Like small children, many psychopaths have difficulty regulating their emotions. Adults who have temper tantrums are frightening to be around. Rage and abuse, alternating with token expressions of love and approval, produce an addictive cycle for both abuser and abused, as well as create a sense of hopelessness in the latter. This dynamic has also been recognized in relation to domestic abuse and the battering of women. The cult leader acts out with some regularity--often privately, sometimes publicly--usually to the embarrassment and dismay of his followers and other observers. He may act out sexually, aggressively, or criminally, frequently with rage. Who could possibly control someone who believes himself to be all-powerful, all-knowing, and entitled to every wish, someone who has no sense of personal boundaries, no concern for the impact on those around him? Generally this aberrant behavior is a well-kept secret, known only to a few disciples. The others only see perfection. These tendencies are related to the psychopath's need for stimulation and inability to tolerate frustration, anxiety, and depression. Often a leader's inconsistent behavior needs to be rationalized by either the leader or the follower in order to maintain internal consistency. It is often regarded as divinely inspired and further separates the empowered from the powerless.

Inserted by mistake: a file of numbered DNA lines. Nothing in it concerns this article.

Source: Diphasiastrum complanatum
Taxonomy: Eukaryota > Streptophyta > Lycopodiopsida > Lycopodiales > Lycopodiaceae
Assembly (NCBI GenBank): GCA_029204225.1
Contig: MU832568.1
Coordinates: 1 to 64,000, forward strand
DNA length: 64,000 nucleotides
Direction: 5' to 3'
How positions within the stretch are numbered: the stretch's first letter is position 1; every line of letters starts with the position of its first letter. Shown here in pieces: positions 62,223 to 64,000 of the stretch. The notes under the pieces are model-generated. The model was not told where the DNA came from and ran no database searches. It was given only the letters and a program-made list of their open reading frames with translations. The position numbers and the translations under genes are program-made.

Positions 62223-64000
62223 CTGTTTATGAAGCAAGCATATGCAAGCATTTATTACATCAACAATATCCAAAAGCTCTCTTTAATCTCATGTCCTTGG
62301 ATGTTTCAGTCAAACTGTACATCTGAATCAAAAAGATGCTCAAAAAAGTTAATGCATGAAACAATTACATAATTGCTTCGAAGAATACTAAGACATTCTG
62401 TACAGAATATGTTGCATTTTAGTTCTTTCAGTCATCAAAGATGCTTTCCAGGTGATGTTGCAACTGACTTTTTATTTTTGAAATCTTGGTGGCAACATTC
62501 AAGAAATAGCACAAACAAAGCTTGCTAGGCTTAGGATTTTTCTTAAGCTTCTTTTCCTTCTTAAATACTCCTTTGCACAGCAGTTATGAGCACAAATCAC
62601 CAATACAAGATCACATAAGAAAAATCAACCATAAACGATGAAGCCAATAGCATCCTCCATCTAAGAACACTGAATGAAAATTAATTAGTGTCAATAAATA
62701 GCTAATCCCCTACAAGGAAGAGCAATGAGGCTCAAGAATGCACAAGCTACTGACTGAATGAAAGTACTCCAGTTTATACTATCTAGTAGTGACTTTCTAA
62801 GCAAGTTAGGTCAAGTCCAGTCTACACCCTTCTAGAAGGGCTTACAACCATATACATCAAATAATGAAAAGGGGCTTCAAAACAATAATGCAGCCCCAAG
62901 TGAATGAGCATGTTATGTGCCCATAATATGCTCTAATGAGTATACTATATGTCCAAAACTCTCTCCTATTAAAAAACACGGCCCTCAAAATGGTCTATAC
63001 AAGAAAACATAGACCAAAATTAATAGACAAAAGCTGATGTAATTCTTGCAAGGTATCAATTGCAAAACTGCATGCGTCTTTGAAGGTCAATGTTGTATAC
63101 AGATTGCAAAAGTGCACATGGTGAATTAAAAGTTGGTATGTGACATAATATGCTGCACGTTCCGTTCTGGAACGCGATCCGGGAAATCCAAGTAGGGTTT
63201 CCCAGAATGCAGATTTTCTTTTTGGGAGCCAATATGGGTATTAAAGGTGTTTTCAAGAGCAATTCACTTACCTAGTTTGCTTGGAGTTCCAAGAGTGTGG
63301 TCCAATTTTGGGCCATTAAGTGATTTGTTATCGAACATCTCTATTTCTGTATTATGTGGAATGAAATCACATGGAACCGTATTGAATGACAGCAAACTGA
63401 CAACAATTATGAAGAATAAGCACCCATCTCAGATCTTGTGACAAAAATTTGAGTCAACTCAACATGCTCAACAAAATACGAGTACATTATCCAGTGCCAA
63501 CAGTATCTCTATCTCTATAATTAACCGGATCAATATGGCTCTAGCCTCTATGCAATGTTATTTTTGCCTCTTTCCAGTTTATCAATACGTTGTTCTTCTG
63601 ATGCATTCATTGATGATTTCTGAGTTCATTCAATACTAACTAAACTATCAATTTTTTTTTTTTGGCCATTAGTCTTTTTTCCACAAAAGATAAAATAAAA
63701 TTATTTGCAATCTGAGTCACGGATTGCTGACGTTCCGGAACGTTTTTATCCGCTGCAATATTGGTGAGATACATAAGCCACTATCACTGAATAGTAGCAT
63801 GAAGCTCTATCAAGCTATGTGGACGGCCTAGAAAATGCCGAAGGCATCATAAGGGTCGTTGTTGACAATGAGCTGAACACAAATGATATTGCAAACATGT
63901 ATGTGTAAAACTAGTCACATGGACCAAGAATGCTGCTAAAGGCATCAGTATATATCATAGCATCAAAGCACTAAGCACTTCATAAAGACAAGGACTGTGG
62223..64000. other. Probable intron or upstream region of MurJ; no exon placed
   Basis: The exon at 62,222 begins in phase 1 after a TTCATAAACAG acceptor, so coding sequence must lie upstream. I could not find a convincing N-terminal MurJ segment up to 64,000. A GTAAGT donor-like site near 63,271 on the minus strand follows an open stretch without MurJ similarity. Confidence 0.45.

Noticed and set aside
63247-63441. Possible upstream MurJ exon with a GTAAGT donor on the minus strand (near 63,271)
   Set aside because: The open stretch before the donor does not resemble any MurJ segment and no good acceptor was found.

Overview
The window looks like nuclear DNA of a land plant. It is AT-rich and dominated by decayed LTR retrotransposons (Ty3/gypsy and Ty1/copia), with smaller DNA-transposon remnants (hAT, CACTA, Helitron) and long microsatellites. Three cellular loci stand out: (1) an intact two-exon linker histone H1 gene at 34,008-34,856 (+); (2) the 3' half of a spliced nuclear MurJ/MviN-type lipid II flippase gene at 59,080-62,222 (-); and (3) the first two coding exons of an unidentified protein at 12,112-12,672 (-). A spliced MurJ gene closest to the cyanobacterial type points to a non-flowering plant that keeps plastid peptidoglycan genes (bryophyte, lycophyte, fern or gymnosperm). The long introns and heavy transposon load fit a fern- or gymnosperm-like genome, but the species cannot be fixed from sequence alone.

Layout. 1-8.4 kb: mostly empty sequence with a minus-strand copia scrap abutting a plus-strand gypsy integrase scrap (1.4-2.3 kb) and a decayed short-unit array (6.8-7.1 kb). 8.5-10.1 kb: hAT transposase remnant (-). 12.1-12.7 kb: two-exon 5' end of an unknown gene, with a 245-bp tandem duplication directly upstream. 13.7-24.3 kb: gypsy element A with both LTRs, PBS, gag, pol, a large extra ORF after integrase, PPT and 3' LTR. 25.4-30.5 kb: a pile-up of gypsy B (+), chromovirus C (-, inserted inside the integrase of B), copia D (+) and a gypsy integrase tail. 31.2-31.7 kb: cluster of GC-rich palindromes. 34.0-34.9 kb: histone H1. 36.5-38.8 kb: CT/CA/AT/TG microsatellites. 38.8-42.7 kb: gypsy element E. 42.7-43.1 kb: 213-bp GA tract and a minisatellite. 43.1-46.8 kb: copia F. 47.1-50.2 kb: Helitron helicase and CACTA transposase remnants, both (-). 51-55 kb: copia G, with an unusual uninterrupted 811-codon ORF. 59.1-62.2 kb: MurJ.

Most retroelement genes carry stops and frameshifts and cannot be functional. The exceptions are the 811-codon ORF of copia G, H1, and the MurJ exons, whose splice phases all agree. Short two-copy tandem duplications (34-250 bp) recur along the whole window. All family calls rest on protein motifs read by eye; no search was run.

11. Early Behavior Problems/juvenile delinquency

Psychopaths frequently have a history of behavioral and academic difficulties. They often "get by" academically, conning other students and teachers. Encounters with juvenile authorities are frequent. Equally prevalent are difficulties in peer relationships and developing and keeping friends, marked control problems, and other aberrant behaviors such as stealing, fire setting, and cruelty to others.

12. Irresponsibility/Unreliability

Not concerned about the consequences of their behavior, psychopaths leave behind them the wreckage of others' lives and dreams. They may be totally oblivious or indifferent to the devastation they inflict on others, something which they regard as neither their problem nor their responsibility.